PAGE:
Winner: Aspect Telecommunications, for their plastic mechanical pencils.
Runner Up: Travelers Insurance, for their somewhat impractical wooden umbrella-shaped pencils.
Winner: Texas Instruments, for their erasable highlighters.
Runner Up: United Technologies, for their three highlighter set inside a triangular case, which had won in this category in the previous two years.
Best Sticky Note Pad
Winner: Cambridge Technology Partners, for their odd-shaped note pads.
Runners Up: Raytheon and Bell Atlantic for their large rectangular note pads.
Best Key Chain
Winner: Pervasive Software, for their key chains with red LEDs in them.
Runner Up: Gillette, for their key chains with little pewter razors.
Winner: APC, for their "Use it or lose it" cartoon mousepads.
Runner Up: Data General, for their uniquely shaped round mousepad with jagged edges.
Best Flying Object
Winners: Clarion and United Technologies, for their balsa planes, which won this award last year.
Runner Up: Raytheon, for their floppy frisbee things.
Winner: BASF, for their five different sports ball yo-yos.
Runner Up: APC, for their square slinkies.
Best Beverage Container
Winner: BASF, for their ceramic mugs.
Runners Up: General Motors, for their full bottles of water, and Boc Edwards for their belt pack bottle holders with empty water bottles.
Winner: Parametric Technology, for their Lindor chocolate truffles.
Runner Up: Connected Network Backup, for their nice assortment of chocolate.
Winner: Quantum, for their nice looking wooden post-it note holder that came in an equally nice looking box.
Runner Up: Torrington, for their ice scrapers.
Winner: Boc Edwards, for their binoculars that don't magnify much.
Runner Up: UPS, for their flimsy plastic clip things that don't clip very securely.
Winner: APC, for their silly putty.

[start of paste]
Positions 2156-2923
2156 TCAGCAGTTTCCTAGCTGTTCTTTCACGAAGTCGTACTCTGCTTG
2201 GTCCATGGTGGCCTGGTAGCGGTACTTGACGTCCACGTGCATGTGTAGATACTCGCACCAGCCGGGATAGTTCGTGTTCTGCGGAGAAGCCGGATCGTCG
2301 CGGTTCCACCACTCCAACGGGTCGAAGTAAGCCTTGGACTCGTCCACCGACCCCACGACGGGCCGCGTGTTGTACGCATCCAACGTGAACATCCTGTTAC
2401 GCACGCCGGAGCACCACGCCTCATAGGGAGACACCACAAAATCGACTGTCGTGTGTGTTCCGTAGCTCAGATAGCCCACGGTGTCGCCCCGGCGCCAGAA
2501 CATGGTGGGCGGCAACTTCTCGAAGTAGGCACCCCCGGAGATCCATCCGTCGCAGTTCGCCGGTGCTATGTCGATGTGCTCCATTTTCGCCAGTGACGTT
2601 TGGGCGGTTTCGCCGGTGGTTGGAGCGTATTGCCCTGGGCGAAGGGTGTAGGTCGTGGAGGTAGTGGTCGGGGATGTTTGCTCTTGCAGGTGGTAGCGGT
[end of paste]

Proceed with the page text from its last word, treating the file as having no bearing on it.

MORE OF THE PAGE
Runner Up: Sun Microsystems, for their magnets with assorted computer words.
Cognex, for their playing cards with plastic cases.
Teradyne, for their "Global stress relief in a box," which appears to consist of a globe stress relief ball and slinky with a map of the earth printed on the outside, even though there was no stress relief ball inside the box.
Avici Systems, for their @ shaped letter openers.
Cutest Company Representative
Before you start getting offended, let me just say that these are my awards, and I can add any categories I want. This one does fit in with the theme of the awards because viewing and conversing with the company representatives is free.
Winner: InScribe Technologies. I had a couple of very nice conversations with Kathy of InScribe during my trips past the many tables.
Runner Up: Fidelity Investments. I didn't see a name tag, so I don't know who she was, and I didn't really talk to her, but she seemed nice.
Most Masculine Company Name
Like the above category, I just felt like including this one, even though it is even less related to free stuff.
Winner: Naval Undersea Warfare Center
Runner Up: Husky Injection Molding Systems
Newspeak Editors' Choice Award
Winner: Lucent, for their small pens with spiral antenna-like ends, which were hidden indide the spiral binding of their brochures.
Most Original Assortment
Winner: BASF, for their playing cards, sunglasses, sports ball yo-yos, plastic coffee mugs, and ceramic mugs. Their table was a very interesting place.
Winner: Compaq, for their "The Legion of Q" comic book about underwater superheroes saving the world with the Alpha chip.
Winner: Microsoft. Their representatives were more agreeable, so I gave them a resume for one of their Koosh things. They seemed to think that their free item was the best in the world, but as usual it wasn't that great.